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If you like David Ho's story, you might also like:
Paul Farmer,
John Gearhart,
Jeong Kim,
Antonia Novello,
Jonas Salk and
Bert Vogelstein

David Ho also appears in the video:
Frontiers of Medicine

Related Links:
Aaron Diamond AIDS Research Center

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David Ho
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David Ho Interview (page: 6 / 6)

AIDS Research Pioneer

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  David Ho

You entered a large controversy surrounding AIDS experiments in Africa. You resigned from the Board of the New England Journal of Medicine, didn't you?

David Ho: Right. There's an experiment being done in several developing countries, in Africa and Thailand for example, where pregnant infected women are given AZT or a placebo. In the US we've already shown that AZT is superior to a placebo in reducing the chance of infection being transmitted to the newborn. The AZT regimen that's used in the U.S. is extremely complicated, protracted and costly. It's almost completely out of the question for use in developing countries. The new studies in Africa compare shorter courses of AZT to a placebo. Many have said the use of a placebo is inappropriate, and that it's akin to the tragedy that occurred with the Tuskeegee experiment, where southern blacks were denied effective syphilis therapy.

Because they wanted to see how the disease would progress?

David Ho: Right. But this is an inappropriate comparison in my view. In Africa the standard of care is nothing. People are trying desperately to come up with measures that would be applicable in real life in Africa and other developing countries. These studies were done after extensive discussion among the scientists, the doctors, the clergyman, government officials from the U.S. and the respective countries, and with the population at risk. It's completely open. So the comparison with Tuskeegee is simply not appropriate. If you insist that Africans do what we do here, it won't be feasible.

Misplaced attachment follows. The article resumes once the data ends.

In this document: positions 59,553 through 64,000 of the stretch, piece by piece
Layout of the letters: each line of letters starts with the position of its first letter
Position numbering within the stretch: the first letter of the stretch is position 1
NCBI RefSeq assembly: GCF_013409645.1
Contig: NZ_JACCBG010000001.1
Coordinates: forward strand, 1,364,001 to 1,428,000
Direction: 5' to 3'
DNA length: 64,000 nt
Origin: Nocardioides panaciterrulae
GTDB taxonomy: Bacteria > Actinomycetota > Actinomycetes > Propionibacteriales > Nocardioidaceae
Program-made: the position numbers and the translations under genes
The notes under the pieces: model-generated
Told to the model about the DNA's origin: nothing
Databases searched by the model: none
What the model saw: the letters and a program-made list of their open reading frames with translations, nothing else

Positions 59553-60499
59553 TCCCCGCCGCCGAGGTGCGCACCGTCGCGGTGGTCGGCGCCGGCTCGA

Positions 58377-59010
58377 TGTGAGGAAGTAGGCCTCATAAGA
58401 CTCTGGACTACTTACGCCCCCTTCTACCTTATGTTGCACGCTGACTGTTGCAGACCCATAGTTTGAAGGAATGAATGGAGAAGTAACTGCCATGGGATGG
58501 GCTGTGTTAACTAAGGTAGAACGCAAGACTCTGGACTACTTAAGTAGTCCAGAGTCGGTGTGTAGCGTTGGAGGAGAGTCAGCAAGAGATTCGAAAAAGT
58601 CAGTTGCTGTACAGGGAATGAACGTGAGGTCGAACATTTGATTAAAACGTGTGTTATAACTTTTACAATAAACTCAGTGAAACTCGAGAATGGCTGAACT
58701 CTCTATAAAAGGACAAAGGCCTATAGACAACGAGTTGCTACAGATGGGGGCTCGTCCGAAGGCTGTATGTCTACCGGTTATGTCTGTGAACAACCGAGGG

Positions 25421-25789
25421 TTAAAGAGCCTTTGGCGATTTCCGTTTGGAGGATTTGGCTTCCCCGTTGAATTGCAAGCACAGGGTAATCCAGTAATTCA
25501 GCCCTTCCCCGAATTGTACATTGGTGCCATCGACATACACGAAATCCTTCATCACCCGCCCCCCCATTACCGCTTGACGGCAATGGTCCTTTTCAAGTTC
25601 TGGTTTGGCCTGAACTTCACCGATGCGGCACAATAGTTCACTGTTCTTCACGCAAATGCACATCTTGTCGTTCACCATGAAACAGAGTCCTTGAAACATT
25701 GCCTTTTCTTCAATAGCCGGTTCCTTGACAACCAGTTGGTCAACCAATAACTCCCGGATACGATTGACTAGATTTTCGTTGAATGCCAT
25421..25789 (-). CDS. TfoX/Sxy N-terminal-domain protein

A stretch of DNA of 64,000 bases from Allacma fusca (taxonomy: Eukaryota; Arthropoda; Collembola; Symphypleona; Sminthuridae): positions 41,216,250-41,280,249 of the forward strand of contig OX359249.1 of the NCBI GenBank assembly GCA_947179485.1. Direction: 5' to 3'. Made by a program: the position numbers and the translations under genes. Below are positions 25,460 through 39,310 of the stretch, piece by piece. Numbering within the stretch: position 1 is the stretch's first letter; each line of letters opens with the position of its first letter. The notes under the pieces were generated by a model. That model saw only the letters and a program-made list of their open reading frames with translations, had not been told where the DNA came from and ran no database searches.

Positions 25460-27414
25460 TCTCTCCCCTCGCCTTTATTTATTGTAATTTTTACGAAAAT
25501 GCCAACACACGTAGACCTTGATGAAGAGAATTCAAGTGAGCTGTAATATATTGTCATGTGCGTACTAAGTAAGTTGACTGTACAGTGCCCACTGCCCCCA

If you insist on the infeasible, you'll get into a situation where nothing is done. And, the most important thing we could do now is to come up with strategies that would decrease mother-to-infant transmission of HIV. So I got involved with that controversy because the New England Journal took a very strong ethical position against any use of placebo and basically did not welcome my opposing view and I had to express my view in Time Magazine. And they didn't care for that, and therefore because of this disagreement, I said I had to go with my own beliefs and I don't think I could serve the Journal well by remaining on its editorial board.

[ Key to Success ] Courage

It sounds like this an uncomfortable situation. You must have felt very strongly about this.